Ludlow Police Chief Scott Smith and Detective Eric Love came to pay their respects Thursday to the teen they met only after his death.
But the two uniformed officers, who have been investigating the death of Joseph “Joey” Bishop, joined four other strangers as pallbearers to carry the 18-year-old’s body from the funeral chapel to the waiting hearse to go to the cemetery Thursday morning.
Bishop, who had Duchenne muscular dystrophy, died Feb. 11 from an infection caused by multiple bedsores discovered on his back, arms and legs after he was taken to Cincinnati Children’s Hospital Medical Center. He had been confined to his bed for months, and for years to a wheelchair. His mother, Jamie Bishop, 40, and his grandparents, Raymond Martin, 67, and Sharon Martin, 65, remain jailed on second-degree manslaughter charges in his death.
They asked a Kenton County judge Tuesday to attend the funeral, but the judge forbade that saying they were charged to care for “one sick child and let him rot” to death.
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The Kentucky Cabinet for Health and Family Services has opened a state investigation of caretaker neglect in the wake of Bishop’s death. In 2015, the cabinet earlier opened and closed a case involved Jamie Bishop and her son.
Teen’s last words: ‘Help me, mommy’
The case has stunned neighbors of the family, who said they didn’t know Bishop lived there with his mom, grandparents and younger sister for the past 18 months to two years. The prosecutor and the police are frustrated, saying Bishop did not appear to be on the radar of social services, schools or caregiving groups all of which could have helped.
Love, who interviewed Jamie Bishop, shook his head Thursday before the service when he recounted the teen’s last words to her: “Help me, mommy.”
But officiant Elgin Emmons told the three dozen or so mourners who came to the Ronald B. Jones Funeral Home in Ludlow to remember the teen with an infectious smile and love of video games and horror movies to “cherish the good memories.”
“God’s mercy is the reason Joey is standing with God today. I believe that. That is why I am here today,’’ said Emmons as he looked to Bishop’s 14-year-old sister. “God wants to wrap his arms around (you). He loves the mother and the grandparents.”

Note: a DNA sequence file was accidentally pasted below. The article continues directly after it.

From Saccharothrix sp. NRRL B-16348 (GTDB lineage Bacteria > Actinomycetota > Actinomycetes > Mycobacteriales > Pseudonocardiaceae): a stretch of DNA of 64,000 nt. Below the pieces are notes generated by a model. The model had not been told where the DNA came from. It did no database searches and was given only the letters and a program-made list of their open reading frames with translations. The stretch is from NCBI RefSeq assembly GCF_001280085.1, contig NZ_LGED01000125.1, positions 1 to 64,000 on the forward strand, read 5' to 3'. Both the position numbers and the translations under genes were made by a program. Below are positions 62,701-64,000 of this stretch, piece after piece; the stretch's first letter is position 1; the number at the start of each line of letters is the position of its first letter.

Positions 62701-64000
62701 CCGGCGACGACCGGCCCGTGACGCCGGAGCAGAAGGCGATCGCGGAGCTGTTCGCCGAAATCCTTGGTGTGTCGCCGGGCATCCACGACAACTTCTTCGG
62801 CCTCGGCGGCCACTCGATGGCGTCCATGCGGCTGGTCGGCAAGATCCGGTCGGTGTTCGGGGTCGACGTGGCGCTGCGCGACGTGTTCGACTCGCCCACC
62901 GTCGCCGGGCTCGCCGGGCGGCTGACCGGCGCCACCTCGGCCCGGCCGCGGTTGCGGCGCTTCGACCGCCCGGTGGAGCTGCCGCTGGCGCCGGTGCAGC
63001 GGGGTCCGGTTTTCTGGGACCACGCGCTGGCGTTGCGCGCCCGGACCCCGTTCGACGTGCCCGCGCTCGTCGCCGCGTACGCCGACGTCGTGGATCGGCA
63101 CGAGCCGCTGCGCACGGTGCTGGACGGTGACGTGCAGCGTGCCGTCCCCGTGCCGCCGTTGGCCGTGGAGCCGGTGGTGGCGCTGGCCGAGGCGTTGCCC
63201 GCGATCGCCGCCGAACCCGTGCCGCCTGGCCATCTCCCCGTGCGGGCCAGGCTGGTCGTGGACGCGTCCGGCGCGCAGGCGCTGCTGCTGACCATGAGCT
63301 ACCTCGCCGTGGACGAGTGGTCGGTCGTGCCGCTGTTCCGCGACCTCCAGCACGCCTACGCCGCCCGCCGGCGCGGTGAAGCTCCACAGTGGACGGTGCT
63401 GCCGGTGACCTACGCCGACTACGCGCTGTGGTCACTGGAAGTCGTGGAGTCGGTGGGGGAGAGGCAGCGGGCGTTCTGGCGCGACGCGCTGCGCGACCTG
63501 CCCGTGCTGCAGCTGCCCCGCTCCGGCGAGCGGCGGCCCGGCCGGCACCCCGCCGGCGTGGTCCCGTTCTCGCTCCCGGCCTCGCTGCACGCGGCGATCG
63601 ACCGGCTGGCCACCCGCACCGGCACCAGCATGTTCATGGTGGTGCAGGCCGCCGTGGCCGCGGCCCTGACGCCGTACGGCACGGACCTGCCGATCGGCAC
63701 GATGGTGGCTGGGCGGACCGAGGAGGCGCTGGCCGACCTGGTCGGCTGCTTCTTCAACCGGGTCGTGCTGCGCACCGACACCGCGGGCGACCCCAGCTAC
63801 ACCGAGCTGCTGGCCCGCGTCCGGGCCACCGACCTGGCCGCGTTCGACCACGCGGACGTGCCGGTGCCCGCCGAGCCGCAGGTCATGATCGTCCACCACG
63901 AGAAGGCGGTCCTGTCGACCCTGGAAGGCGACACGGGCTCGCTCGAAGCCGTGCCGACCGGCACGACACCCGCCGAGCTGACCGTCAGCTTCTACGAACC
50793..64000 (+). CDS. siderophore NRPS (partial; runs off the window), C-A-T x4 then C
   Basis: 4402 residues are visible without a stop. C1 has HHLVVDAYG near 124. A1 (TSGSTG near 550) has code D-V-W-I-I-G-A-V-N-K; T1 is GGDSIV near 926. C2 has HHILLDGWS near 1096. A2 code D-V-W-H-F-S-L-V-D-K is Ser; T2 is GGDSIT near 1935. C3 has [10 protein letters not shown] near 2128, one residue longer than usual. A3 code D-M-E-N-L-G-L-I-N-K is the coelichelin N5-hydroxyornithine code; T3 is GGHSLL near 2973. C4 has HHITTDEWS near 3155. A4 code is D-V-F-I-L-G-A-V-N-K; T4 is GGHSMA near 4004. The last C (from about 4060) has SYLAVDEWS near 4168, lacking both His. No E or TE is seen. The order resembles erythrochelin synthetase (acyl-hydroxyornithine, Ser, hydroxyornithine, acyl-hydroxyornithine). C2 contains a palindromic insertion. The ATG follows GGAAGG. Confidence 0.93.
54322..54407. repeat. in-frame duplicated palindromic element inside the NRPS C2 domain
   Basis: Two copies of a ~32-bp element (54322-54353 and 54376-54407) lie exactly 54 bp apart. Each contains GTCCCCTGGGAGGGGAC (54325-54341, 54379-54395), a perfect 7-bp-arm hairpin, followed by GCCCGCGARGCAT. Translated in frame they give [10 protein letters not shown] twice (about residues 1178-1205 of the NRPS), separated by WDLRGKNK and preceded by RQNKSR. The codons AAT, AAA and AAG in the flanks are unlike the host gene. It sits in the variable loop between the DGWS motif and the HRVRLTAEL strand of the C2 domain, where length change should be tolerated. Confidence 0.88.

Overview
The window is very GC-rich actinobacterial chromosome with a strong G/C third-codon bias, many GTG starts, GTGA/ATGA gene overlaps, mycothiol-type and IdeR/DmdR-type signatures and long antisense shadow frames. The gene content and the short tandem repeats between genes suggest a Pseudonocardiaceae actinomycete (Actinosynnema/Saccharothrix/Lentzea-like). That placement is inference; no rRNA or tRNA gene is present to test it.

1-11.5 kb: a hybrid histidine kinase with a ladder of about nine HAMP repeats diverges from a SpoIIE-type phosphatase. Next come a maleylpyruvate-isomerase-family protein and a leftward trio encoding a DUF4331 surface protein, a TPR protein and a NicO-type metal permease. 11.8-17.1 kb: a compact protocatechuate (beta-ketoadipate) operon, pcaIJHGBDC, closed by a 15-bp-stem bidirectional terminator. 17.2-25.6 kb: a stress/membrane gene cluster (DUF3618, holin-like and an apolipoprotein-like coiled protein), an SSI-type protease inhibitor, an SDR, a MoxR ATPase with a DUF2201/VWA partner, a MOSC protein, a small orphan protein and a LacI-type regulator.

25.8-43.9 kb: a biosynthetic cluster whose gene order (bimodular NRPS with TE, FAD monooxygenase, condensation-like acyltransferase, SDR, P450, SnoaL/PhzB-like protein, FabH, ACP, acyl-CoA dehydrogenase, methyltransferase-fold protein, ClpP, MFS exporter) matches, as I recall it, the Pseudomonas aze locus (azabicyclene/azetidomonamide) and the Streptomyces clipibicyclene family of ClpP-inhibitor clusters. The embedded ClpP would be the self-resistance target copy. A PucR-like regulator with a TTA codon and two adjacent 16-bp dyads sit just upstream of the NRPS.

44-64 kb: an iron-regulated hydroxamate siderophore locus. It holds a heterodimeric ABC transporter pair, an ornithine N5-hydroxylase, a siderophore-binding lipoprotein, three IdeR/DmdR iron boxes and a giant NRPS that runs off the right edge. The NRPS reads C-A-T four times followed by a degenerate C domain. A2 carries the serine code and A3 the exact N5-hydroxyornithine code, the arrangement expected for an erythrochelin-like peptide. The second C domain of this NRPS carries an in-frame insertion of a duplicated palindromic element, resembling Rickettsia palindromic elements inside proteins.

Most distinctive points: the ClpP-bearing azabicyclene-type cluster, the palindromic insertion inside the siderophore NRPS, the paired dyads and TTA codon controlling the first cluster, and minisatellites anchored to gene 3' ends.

He drew on the Sermon on the Mount to offer support.
“Blessed are those who mourn, for they will be comforted. Blessed are the meek, for they will inherit the earth. Blessed are those who hunger and thirst for righteousness, for they will be filled,’’ he recited from the Book of Matthew. “Blessed are the merciful, for they will be shown mercy. Blessed are the pure in heart, for they will see God.”
‘No perfect parents, no perfect children’
Emmons also encouraged family and friends to cherish the laughs and remember Bishop’s smile in the coming days, weeks and years.
Through tears, Pam Johnson, a co-worker of Jamie Bishop, read a letter to Bishop that said each day an angel would reach out and help him in his journey.
“All of your angels will be protective and giving. Your reason for life, you are now living,” she said. “Whenever you need them, whenever the day, you’ll always be an angel Joseph. It is now your life, your way.”
And then she turned to his sister and told her: “There are no perfect parents. There are no perfect children, but there will always be those moments and memories you should always cherish.
“May God bless you,” she said, “And may all your dreams come true.”
Joe Volz, the fiancee to Bishop’s aunt, said the case and Bishop’s care is far more complicated than what has been reported. He said Bishop’s mother and grandparents loved him. It remained unclear if Bishop’s sister is staying with relatives or remains in foster care as police continue the investigation.
But at Highland Cemetery in Fort Mitchell, she was joined by her aunt and cousins around his blue casket as they released blue balloons into the sky and his casket was lowered into the ground.
The grave will not be marked — at least for now — by a headstone, family friend Terrie Collins-Laytart said, because community donations went to help defray a portion of the funeral and burial costs.